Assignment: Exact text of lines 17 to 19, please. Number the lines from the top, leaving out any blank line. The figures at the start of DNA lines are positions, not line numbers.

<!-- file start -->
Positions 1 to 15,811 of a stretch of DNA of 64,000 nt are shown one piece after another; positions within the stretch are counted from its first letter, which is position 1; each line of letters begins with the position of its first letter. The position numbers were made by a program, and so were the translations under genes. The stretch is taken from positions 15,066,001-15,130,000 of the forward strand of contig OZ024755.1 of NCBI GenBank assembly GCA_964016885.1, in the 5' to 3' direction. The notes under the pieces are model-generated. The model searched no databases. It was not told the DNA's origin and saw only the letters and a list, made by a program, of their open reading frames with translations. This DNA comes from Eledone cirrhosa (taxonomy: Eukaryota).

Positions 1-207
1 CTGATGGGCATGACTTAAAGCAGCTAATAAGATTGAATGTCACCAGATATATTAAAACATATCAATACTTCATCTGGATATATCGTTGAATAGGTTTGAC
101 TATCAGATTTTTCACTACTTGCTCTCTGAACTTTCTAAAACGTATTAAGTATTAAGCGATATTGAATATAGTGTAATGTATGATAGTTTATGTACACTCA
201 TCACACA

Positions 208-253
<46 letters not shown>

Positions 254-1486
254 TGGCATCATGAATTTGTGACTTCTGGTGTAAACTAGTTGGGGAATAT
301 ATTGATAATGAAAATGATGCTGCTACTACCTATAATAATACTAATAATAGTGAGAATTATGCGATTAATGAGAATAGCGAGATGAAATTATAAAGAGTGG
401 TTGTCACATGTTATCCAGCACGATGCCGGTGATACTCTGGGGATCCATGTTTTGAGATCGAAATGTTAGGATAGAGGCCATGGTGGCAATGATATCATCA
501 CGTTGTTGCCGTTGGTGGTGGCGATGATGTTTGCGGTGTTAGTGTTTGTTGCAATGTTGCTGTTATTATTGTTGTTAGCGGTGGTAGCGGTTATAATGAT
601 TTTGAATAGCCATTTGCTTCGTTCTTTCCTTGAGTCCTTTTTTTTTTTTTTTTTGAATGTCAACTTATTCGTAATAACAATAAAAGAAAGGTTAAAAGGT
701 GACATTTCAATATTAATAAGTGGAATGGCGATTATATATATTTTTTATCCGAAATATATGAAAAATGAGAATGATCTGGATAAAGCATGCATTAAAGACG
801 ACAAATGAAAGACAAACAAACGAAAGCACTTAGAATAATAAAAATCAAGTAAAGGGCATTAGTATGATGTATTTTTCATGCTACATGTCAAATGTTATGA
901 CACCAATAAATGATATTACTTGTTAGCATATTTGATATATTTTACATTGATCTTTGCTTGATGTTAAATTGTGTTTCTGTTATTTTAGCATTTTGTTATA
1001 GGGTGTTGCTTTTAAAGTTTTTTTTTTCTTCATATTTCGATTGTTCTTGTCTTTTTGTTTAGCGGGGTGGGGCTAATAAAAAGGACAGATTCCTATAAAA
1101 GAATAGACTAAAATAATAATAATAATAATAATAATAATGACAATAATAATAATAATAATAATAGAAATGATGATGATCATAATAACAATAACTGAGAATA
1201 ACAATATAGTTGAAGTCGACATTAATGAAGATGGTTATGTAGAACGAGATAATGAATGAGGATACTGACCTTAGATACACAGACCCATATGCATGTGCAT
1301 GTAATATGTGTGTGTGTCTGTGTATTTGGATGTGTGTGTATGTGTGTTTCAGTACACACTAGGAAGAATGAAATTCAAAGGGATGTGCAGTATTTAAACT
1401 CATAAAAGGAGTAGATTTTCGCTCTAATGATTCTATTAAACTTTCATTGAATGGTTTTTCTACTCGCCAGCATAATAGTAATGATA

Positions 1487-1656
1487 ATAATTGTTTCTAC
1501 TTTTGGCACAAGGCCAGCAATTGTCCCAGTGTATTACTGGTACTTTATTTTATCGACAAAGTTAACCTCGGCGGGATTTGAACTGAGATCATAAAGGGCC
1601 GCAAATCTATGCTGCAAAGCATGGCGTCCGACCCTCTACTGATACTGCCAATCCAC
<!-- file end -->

1001 GGGTGTTGCTTTTAAAGTTTTTTTTTTCTTCATATTTCGATTGTTCTTGTCTTTTTGTTTAGCGGGGTGGGGCTAATAAAAAGGACAGATTCCTATAAAA
1101 GAATAGACTAAAATAATAATAATAATAATAATAATAATGACAATAATAATAATAATAATAATAGAAATGATGATGATCATAATAACAATAACTGAGAATA
1201 ACAATATAGTTGAAGTCGACATTAATGAAGATGGTTATGTAGAACGAGATAATGAATGAGGATACTGACCTTAGATACACAGACCCATATGCATGTGCAT